More on Social Networking

A couple of days ago I posted about SN (note that there’s been an edit since then) but due to the length of the piece and my parents coming over for dinner, I didn’t get to fully track a couple more ideas that I’ve been thinking about.

Primarily, it’s about emptiness and space within SN and the web. I mentioned the Krotoski article that talked about the cheapening of each new link, the overcrowding of SNs. Danah Boyd has famously written about White Flight in Networked Publics? How Race and Class Shaped American Teen Engagement with MySpace and Facebook(pdf) and now /. is asking Is Twitter Rendered Obsolete By Google+? pointing to the original article at Computer World:

It’s only a matter of time before Twitter becomes a ghost town.

While Google+ will soon do all the things Twitter does, Twitter can’t support a long list of the things Google+ supports. Conversations, for example. Each post on Google+ can be followed by comments where users can hold a detailed and satisfying conversation about the post. On Twitter, commenting is awkward because when you comment, your comments are not generally seen by the poster’s other followers, but by your own followers, who probably did not see the post. You see a lot of replies on Twitter referencing posts you never saw. For a social service, Twitter is pretty antisocial.

Agreeing or not is pointless really – the test will come over the next year or two. When I tweeted this link two days ago, a lot of writerly friends responded with resounding guffaws, a response I both expected and respected. Remember that there are other players, and other losses – MySpace on the slide, evidenced which Murdoch recently sold for $35 Million – a loss of over US$600 million in 2011 dollars.

But for me, the far more interesting thought experiment is the abundance of now-empty spaces. I can’t find a link but I remember reading how North Koreans were using the fan forums of the James Bond film Casino Royale to communicate surreptitiously with each other. I can see similar things happening with SNs – sure, people left MySpace in droves, but until they bulldoze the site it’s their for the taking. Like a Texan ghost town it’s just sitting their waiting to be used by someone or something, unlike a Texan ghost town it’s perfectly accessible from anywhere (that has the internet). I see genres and sub-genres, communities and sub-communities infiltrating and setting up shop for the relative privacy they are offered – something that is distinctly helped by the bad suburb/bad address moniker. I even envisage a future, a distorted extrapolation of the abandoned malls and amusement parks, where hipsters descend on these spaces in droves because it’s the “new hip” – not far from the CD revival of 2020.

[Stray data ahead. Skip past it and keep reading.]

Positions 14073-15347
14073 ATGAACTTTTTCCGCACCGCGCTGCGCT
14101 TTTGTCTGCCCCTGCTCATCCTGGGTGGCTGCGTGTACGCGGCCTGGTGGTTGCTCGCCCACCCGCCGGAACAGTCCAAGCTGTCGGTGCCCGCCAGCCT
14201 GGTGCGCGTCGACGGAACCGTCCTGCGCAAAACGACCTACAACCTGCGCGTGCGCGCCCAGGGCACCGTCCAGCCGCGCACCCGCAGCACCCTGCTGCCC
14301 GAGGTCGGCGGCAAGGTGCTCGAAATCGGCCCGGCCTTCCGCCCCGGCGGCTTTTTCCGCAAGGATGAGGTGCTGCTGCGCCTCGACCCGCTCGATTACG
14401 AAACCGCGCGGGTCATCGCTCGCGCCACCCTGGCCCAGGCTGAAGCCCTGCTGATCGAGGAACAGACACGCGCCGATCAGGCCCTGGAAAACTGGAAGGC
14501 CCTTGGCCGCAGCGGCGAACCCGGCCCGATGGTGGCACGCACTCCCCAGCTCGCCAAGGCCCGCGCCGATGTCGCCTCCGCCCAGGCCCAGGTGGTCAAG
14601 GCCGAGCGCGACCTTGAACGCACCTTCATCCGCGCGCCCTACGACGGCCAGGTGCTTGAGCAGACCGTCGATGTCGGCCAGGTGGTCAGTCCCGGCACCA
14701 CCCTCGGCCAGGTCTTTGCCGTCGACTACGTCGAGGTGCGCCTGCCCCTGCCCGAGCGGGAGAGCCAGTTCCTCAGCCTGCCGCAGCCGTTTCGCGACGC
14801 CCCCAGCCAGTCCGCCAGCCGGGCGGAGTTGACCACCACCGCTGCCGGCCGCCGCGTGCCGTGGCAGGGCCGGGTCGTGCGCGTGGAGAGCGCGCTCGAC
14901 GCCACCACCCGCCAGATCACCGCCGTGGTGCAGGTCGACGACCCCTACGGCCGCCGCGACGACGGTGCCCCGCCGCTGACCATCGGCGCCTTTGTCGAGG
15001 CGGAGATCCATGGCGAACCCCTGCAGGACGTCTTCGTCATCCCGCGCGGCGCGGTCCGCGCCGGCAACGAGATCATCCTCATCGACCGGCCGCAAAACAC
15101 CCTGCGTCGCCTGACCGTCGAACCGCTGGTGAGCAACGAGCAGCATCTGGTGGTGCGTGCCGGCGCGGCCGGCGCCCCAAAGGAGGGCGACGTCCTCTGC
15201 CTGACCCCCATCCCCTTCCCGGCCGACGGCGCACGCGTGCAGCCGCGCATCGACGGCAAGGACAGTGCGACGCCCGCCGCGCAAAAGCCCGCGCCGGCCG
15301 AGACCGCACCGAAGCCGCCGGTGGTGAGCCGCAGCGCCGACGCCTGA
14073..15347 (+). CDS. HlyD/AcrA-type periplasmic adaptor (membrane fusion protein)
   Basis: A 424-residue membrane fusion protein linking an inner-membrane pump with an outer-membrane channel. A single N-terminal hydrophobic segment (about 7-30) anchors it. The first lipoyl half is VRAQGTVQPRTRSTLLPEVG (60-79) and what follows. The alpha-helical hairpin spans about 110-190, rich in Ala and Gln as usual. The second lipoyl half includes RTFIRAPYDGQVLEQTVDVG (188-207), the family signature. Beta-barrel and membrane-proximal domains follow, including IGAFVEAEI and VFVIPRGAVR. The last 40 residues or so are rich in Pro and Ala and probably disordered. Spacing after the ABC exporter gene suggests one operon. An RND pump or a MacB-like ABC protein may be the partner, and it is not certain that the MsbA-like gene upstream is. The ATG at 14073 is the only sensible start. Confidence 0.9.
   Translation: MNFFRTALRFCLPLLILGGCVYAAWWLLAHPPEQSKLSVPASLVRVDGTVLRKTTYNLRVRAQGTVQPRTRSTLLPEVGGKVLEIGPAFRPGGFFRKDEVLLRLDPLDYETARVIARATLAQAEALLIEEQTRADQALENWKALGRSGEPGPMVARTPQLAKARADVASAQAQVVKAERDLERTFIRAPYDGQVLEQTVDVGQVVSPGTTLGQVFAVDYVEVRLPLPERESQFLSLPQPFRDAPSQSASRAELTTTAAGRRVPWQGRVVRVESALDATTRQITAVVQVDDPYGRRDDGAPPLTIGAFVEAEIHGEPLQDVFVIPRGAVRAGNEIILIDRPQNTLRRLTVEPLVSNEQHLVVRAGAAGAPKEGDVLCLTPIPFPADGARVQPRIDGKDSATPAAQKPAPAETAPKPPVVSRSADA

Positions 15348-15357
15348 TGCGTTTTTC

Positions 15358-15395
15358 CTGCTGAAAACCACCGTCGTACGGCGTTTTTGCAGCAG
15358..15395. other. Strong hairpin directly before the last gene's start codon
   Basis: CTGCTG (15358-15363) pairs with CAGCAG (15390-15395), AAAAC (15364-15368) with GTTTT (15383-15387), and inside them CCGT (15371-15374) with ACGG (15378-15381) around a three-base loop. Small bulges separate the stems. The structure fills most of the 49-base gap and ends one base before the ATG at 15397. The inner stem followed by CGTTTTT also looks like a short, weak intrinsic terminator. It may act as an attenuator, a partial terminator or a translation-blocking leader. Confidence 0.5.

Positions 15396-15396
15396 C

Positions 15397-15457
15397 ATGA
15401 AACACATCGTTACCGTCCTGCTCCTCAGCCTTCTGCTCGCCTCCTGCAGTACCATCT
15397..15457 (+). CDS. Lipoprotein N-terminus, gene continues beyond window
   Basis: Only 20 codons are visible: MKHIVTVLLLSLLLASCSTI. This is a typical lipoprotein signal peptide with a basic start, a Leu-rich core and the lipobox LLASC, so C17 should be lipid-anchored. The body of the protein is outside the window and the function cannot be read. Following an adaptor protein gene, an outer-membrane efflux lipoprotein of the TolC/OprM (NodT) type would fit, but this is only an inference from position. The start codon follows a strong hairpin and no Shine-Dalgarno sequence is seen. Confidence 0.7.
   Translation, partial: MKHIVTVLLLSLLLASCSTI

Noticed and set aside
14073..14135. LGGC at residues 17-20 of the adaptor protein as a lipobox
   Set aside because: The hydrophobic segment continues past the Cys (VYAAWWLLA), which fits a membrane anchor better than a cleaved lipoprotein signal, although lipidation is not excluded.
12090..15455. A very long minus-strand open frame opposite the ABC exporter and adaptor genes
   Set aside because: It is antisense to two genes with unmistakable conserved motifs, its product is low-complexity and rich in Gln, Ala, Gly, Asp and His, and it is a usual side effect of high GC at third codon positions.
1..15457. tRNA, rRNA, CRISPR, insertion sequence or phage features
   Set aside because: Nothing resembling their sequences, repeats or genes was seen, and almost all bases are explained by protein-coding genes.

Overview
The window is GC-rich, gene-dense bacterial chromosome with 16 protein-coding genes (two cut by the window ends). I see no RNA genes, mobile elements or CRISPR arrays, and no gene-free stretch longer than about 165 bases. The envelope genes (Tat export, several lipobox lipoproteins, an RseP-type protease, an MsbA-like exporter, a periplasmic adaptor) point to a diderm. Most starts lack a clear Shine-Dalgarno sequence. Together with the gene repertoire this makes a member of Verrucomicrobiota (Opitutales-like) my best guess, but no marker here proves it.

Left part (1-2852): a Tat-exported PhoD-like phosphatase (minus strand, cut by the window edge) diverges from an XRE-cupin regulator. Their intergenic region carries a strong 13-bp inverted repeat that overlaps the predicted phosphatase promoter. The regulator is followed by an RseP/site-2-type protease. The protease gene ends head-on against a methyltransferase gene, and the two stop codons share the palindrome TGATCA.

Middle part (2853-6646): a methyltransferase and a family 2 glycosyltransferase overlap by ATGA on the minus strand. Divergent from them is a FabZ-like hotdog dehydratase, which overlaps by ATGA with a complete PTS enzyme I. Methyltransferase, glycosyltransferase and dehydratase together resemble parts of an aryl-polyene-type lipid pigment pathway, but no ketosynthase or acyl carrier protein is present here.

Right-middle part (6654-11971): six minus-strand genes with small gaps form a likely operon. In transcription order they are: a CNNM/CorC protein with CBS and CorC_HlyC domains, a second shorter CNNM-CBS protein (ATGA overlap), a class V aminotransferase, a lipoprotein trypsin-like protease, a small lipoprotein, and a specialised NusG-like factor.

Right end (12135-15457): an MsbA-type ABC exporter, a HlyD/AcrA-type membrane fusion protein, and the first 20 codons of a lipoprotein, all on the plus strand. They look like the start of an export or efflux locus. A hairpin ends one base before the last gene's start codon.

Last night I listened to Thomas Gideon’s third SN rant on his “The Command Line” podcast (warning: nerd content alert) and was quite impressed with his breadth of analysis and reasoned take – looking at benefits, costs and futures. In particular it was the way he (or his work mate) likened starting afresh on a SN as an experience not dissimilar to the experiences that Linux users have had over the last 15 years – installing over and over again, fine tuning, re-assessing, trying new products – and I identified with it immediately. I am the Linux installing demographic (since 1998), and that exactly mirrors my feelings about picking up G+ – I’ve been a slow but steady user, and I’ve been taking my time to get to learn it. I certainly don’t expect it to be the last one I use.

Hopefully though, someone, sometime soon will come up with something that can do this:

1. If the post is under 140 characters, some of the words randomly get turned into #-tags and its posted to twitter.
2. If it’s over a page and filled with self indulgent introspection, then it gets posted to LJ.
3. If it’s got links to cute cat pictures, then it goes to Facebook.
4. If it goes to Facebook or Twitter, it goes to G+ with my Facebook/Twitter “circles” turned on.
5. If it’s full of half naked photos, it goes to MySpace
6. If it’s long and self indulgent but about something technical, it posts to Reddit. Unless it’s also a rant that no-one is going to read, in which case it goes to my personal blog.
7. If it has media in it, I guess it goes to Tumblr? Is that what Tumblr does, when it’s not aggregating porn links and home handyman projects? I don’t know. Just send it to Tumblr to be on the safe side.
8. If I’m doing something stereotypically Indian, it also posts everything to Orkut.
9. If it’s a new meme, or absolutely disgusting, it posts to 4chan and then burns all the evidence.
10. 3 weeks later it autoposts that last post to Reddit.
11. Under no circumstances does it ever post anything to Google Buzz.

I’ve searched for the canonical version of the above, without success – the best acknowledgement/credit I can provide is via Amber Carvan -> David Gerard -> Morgan Jaffit.

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